IS & Trade Speculation-Some Links

Michael Totten links to Jonathan Spyer: ‘The Guns Of August: Inside The Kurdish-IS War

‘I left Erbil for Amman in the early hours of the morning. The streets were deserted but the refugees’ tents were still visible at the side of the road. Iraq and Syria, it appears, have become geographical expressions only. Political Islam in its various versions is fighting over much of what remains. The Kurds are standing for a radically different politics along a long line to the north. What is to come, and how all this – which may be just beginning – will end, remains hidden beyond the horizon.’

So, if and when we roll back IS, what next?

From Blackfive:

‘In a posting from last week, I mentioned what it will take to mount an airstrike campaign against targets in Syria. Given that we’re going to do this using every available air asset possible, we are looking at a combined force of about 15,000 strong. Navy, Marine, USAF, Army will all be posted to supporting this effort, at least initially.

Wait, Marines? Yep- look at some of their assets based on Navy ships; we’ll use a few of them during the campaign. I’m not sure we’ve established the Erbil base yet, so most of these will be flying from Qatar, Kuwait, and ships throughout CENTCOM and EUCOM areas (the Med being a EUCOM responsibility)’

I suppose we’ll see.

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Tyler Cowen appears at a talk about Thomas Piketty’s book (1 hr 16 min long):

Also from his site, interesting speculation about trade and the growth of water/harbor cities such as Venice, and comment speculation about what makes a good port:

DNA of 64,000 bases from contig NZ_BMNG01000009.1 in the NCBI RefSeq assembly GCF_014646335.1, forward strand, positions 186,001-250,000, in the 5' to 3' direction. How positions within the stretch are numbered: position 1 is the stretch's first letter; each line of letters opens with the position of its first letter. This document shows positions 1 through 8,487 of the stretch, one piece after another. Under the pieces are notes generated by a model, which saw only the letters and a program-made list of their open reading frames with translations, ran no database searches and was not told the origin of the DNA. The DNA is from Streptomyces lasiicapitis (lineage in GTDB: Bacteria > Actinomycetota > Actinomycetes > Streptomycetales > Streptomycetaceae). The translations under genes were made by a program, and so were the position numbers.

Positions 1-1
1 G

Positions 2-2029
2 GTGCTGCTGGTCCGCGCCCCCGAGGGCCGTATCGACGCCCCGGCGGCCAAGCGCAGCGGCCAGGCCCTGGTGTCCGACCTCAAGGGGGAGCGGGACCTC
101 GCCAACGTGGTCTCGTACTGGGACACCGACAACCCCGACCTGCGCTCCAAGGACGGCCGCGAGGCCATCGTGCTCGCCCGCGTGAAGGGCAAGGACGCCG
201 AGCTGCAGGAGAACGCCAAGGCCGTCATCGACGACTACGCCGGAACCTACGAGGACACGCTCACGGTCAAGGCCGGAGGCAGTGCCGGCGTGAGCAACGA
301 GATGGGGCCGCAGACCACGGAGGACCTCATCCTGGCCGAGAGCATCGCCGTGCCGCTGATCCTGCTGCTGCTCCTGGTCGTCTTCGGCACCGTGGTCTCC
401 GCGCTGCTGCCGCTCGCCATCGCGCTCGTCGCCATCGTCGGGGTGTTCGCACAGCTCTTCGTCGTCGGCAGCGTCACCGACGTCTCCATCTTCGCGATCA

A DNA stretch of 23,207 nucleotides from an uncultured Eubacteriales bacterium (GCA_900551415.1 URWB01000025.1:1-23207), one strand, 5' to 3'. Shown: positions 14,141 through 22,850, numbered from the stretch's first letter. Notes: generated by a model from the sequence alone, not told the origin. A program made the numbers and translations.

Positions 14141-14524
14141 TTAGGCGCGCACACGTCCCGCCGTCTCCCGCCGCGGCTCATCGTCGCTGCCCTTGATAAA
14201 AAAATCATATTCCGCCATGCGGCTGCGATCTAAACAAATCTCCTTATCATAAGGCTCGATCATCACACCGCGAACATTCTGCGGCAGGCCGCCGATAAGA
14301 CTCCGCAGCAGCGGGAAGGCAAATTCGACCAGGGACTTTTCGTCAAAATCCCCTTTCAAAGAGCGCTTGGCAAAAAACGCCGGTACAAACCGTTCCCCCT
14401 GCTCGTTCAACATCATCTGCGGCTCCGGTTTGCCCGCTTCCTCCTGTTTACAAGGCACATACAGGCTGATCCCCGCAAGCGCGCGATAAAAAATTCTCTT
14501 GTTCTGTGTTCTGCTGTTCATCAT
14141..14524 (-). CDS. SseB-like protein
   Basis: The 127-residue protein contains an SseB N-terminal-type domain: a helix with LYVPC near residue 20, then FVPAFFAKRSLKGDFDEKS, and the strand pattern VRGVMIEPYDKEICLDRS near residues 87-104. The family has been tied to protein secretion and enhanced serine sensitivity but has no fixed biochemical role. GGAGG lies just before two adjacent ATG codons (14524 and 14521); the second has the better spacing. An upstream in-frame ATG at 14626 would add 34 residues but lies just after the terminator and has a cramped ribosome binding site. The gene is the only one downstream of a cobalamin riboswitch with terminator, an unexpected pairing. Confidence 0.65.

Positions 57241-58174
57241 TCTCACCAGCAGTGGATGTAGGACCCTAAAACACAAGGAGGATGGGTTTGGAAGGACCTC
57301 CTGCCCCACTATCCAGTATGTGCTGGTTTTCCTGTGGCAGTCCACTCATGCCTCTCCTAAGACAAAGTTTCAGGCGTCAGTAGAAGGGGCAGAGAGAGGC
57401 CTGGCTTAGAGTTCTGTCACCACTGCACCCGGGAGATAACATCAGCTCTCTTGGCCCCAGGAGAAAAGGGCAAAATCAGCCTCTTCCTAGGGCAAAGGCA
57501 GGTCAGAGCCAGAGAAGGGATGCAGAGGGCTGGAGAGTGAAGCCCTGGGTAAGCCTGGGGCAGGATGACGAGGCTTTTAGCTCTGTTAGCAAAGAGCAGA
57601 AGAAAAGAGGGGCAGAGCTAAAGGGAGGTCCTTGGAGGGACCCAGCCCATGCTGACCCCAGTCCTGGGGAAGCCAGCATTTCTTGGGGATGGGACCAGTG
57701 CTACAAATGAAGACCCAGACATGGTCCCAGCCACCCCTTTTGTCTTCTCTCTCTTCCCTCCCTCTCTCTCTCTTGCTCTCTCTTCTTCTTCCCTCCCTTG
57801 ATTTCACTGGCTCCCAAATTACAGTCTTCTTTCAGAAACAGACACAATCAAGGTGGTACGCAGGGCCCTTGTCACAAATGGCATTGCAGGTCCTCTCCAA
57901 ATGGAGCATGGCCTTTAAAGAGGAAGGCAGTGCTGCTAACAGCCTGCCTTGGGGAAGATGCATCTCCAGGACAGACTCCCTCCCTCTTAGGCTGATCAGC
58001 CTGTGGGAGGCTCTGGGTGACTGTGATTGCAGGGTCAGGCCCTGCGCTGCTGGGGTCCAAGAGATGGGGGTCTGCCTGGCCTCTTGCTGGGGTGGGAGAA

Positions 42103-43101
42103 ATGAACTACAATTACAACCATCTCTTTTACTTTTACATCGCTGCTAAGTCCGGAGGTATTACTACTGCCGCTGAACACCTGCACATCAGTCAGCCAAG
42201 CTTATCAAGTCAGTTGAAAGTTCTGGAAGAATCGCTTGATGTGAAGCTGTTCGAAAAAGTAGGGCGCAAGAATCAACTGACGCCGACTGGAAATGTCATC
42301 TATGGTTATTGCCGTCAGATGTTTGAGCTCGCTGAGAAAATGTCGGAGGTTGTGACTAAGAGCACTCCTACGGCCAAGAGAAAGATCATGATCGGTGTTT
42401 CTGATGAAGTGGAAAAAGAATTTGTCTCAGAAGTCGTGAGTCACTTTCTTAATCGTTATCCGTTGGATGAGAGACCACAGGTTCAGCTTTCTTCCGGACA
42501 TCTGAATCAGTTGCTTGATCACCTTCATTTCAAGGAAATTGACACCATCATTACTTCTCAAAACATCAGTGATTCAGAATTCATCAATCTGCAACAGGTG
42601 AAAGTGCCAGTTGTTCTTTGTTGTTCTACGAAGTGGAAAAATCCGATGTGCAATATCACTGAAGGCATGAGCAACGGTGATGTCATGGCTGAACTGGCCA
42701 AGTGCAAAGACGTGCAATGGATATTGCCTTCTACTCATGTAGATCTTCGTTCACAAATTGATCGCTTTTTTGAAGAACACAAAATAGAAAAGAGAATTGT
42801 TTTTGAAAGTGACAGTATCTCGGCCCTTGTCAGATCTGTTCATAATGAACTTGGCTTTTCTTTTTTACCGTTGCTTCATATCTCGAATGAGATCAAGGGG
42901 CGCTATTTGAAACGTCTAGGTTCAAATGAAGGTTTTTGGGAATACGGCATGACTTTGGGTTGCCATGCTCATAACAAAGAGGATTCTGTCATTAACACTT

‘The greater the anonymity of exchange, and the greater the distance involved, the stronger is the role of a formal port as a centralized supplier of trust and also buyer-seller coordination. That will imply a small number of water nodes, all the more so as globalization and specialization proceed .’

6 thoughts on “IS & Trade Speculation-Some Links

    1. What we’ve seen in Syria and Iraq is a breakdown perhaps back to when the British were involved.

      Removing Saddam (and Gadhafi, come to think of it) has created a vacuum yet to be filled, and out of that the craziest and most militant trained splinter groups have filled in.

      There has been an anti-modern, anti-colonial, Islamic resurgence chafing against all the built up authoritarian military and family/tribe run dictatorships that got swept up during the ‘Arab Spring.’ There are still birth rates to think about long term, but right now, it’s this breakdown threatening our security and IS filling the gap. The choices in Syria were always bad, now they’re much worse.

      Saudi, UAE and other Sunni interests are having to fight by proxy and Iran and Shia interests as well, but who’s ready to put boots on the ground for possible eradication?

      I saw Hassan Rounani tweeting about saving the Nuke deal (he’s got a point) but the region’s a hot mess and there’s terrorism funding, shady back-biting and bad actors under many of the more stable regimes.

      If you decide to eradicate IS, then it’s going to get intense in many areas, and has to happen in Syria and Iraq.

      Israel seems to have to side against Iran and interests, and also deal with more anti-Israeli, anti-Semitic Western shift due to a move Left in America under the current administration and the continued fruits of Euro drift.

      1. No kidding about Turkey. The Brotherhood is not really an organization we can do business with, especially if Egypt is any indication.

        I’m aiming high here Ron, so reasonable accuracy is an achievement, somewhere above ‘this guy doesn’t really know what he’s talking about’ and quite far below ‘this guy really knows his s**t.’

        Somewhat accomplished armchair policy advice.

      2. The so called experts don’t know what to do. It took forever to get Obama to budge. The military is very good at killing and blowing up stuff. We have to pray the desired results are achieved at minimum cost.

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